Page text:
If you only had a couple of days to get your head round Australian wine then you cold do worse than head to the Barossa Valley. For really does have something for everyone. It’s home for the country’s most famous wine brands like Jacobs Creek and Wolf Blass – or its most iconic like Penfolds Grange. It also has some, it not the oldest vines in the world…and that’s before you get the chance to discover all the new ‘cool cat’ varieties from around the world that are giving its winemakers a whole new set of tools to play with. There was certainly enough to fill Richard Siddle’s notebook…
Piedmont is time and again one of the key wine regions that sommeliers are turning to for some of the most dynamic wines coming out of Italy. It is a reputation that the relatively new Réva winery in Langhe is certainly playing its part to live up to. Here winemaker, Giana Luca Colombo, shares his passion for what it is trying to do and why its Nebbiolo wines are so important to help build its own identity.
Sicily’s Mount Etna completely dominates the island’s skyline and its wines are increasingly having a similar impact, with its indigenous varieties winning acclaim around the world for their unique volcanic character. Christina Rasmussen meets passionate local producer Filippo Mangione and gets the chance to taste his ‘Ayunta’ range and find out how he creates fine, artisanal, vibrant wines on the slopes of an active volcano.
If you are in the business of buying and selling wine then going to international trade shows is very much part of your job. That does not mean we can’t moan about it and let’s face it we do however beautiful or enchanting the city we might be in. So it was a very welcome surprise to go to Wine Paris last week and be met with almost universal approval for this inaugural show which is effectively France – and a few other European power houses – under one roof, with the hope of attracting other countries from the New World once word of the show, where the focus was very much on tasting, discovery and doing business, spreads. Oh and it’s also in Paris. That helps – a lot.
Four Roses is the only bourbon distiller to combine two mash bills with five historic yeast strains to produce ten distinct bourbon recipes. Bourbon expert Neil-Hennessy Vass travels to Kentucky, meets master distiller Brent Elliot and tastes the Four Roses 130th Anniversary limited edition small batch release in its 10, 13, 14 and 16-year old varieties.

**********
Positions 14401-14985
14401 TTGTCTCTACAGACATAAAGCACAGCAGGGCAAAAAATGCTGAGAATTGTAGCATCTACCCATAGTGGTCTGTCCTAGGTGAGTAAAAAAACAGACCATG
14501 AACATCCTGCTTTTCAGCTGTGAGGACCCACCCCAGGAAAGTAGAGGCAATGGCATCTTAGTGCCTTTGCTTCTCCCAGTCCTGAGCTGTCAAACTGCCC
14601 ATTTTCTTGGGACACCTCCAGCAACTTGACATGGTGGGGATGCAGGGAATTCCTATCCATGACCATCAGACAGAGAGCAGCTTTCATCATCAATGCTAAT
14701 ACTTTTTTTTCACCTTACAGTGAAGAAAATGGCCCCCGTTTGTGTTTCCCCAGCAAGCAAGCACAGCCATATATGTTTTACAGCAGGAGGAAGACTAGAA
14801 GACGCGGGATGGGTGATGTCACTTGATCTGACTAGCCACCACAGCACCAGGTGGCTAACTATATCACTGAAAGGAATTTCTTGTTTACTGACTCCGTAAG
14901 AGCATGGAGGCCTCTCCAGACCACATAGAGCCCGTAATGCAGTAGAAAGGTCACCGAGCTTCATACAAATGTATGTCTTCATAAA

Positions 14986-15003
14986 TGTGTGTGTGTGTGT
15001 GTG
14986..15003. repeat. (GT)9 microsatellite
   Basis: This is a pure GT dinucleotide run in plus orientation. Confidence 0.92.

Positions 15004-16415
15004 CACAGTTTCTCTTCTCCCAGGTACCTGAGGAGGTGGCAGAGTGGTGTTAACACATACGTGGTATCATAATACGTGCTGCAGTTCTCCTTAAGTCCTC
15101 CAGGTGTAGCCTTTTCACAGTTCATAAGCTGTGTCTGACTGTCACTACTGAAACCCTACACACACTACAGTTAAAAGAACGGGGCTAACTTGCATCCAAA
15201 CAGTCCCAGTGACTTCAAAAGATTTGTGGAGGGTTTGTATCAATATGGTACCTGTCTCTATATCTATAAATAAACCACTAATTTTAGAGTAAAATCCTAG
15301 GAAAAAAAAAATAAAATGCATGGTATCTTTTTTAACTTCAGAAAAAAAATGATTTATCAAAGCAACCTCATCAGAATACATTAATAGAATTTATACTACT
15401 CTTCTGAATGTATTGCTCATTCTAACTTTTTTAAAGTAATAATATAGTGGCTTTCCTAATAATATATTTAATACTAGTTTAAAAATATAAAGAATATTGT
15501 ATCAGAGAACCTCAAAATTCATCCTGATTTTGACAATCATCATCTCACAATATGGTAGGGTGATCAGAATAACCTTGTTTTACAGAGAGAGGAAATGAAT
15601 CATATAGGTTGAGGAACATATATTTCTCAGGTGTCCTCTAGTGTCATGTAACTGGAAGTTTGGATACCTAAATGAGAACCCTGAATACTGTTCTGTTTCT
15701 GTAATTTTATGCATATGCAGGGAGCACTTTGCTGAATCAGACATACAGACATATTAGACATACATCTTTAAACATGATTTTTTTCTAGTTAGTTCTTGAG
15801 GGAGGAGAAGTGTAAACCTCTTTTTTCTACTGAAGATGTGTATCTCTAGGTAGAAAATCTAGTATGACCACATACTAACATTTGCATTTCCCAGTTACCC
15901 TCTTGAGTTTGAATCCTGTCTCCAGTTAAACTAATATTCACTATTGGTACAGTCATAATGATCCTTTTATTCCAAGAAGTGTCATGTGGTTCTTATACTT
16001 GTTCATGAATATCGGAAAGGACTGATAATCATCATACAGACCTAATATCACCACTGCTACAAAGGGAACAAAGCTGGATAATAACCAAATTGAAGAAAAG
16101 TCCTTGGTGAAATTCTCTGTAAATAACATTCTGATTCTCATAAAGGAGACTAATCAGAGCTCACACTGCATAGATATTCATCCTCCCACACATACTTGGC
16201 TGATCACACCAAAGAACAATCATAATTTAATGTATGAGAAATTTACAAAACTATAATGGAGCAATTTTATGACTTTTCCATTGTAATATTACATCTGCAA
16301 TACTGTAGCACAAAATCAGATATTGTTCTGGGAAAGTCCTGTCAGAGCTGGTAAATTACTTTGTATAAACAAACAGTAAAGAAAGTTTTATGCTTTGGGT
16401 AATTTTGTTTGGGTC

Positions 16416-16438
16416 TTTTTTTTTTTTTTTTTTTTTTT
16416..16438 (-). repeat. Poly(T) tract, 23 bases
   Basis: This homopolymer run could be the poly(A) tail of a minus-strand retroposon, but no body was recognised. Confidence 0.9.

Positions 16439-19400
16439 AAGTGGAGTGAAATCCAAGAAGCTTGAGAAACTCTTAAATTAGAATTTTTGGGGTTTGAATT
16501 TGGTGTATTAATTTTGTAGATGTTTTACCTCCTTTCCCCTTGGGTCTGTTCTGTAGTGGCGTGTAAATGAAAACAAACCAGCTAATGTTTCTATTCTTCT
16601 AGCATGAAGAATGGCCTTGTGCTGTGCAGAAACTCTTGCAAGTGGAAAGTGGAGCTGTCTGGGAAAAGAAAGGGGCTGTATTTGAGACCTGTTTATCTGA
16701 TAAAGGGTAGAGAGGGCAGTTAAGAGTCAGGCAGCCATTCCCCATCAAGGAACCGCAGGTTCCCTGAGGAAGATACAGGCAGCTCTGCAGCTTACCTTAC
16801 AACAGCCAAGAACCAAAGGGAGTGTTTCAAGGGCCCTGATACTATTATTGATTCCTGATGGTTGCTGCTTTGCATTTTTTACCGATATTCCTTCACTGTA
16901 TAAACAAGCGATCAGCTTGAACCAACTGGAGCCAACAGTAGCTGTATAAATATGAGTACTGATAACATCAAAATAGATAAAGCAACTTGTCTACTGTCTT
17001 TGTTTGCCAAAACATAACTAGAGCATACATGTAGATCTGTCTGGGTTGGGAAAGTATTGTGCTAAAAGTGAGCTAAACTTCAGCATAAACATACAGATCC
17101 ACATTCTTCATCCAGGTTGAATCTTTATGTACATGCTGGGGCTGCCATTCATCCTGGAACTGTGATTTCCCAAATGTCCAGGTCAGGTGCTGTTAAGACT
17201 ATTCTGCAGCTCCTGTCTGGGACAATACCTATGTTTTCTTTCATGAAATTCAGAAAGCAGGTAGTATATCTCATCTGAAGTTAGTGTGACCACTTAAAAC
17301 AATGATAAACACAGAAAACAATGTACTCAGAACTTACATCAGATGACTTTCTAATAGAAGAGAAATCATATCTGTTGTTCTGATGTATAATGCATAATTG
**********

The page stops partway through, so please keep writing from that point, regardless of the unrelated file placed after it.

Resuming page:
The Roundhouse has seen its fair share of talent from the edgier side of life. As one of London’s most iconic and popular live venues for bands from the more alternative side of the music scene, it also proved to be the ideal setting for Boutinot’s latest portfolio tasting that was very much focused on what it is doing to shake up its own range and offer more left field wine solutions for its broad church of on-trade customers. As Harry Crowther discovered…
As co-founder of the hugely influential Italian wine body the Gambero Rosso, Daniele Cernilli has been a major player in the Italian wine scene for over 40 years. With the publication of the new edition of his definitive Essential Guide to Italian Wine 2019, Daniele, aka Doctor Wine, explains how Italian wine has changed over the last few decades, where it is headed and which are the Italian regions and wines that are a must for us to discover this year.
Ask the average sommelier, restaurant or bar group to list the wines they are selling the most of then time and again it is the lighter, fresher, easy drinking approachable red and white wines from Italy that are being increasingly asked for by their customers. So it should really come as no surprise that for the first time ever Italy – officially – has more listings on UK restaurant wine lists than France. At least according to new research released by Sydney-based on-trade specialists, Wine Business Solutions. Helen Arnold caught up with its principal Peter McAtamney to find out why Italy is enjoying such success, which styles of Italian wines are finding more room on wine lists and what it has meant for the wines from France, and other leading countries, that have lost their way in the UK on-trade as a result.
Working within Norway’s restrictive Monopoly system, picking a wine as a substitute for sunny days in the depth of a Norwegian winter, and pairing old bush vine Garnacha with reindeer pizza – these are just some of the many challenges that Andreas Hogfeldt, sommelier at Brasserie Ouest in Oslo, faces on a daily basis. So how does he approach his job? and what did he do that saw him crowned the Best Young Sommelier in Norway?
The number one Champagne brand in France, number three in the world, it has been all change at Nicolas Feuillatte in recent times, as it evolves its style and focuses its UK effort on targeting buyers. Already a huge presence in off sales, the giant growers co-operative now wants a slice of the on trade pie. Champagne lover David Kermode, aka Mr Vinosaurus, was at Somerset House for the UK launch for The Buyer.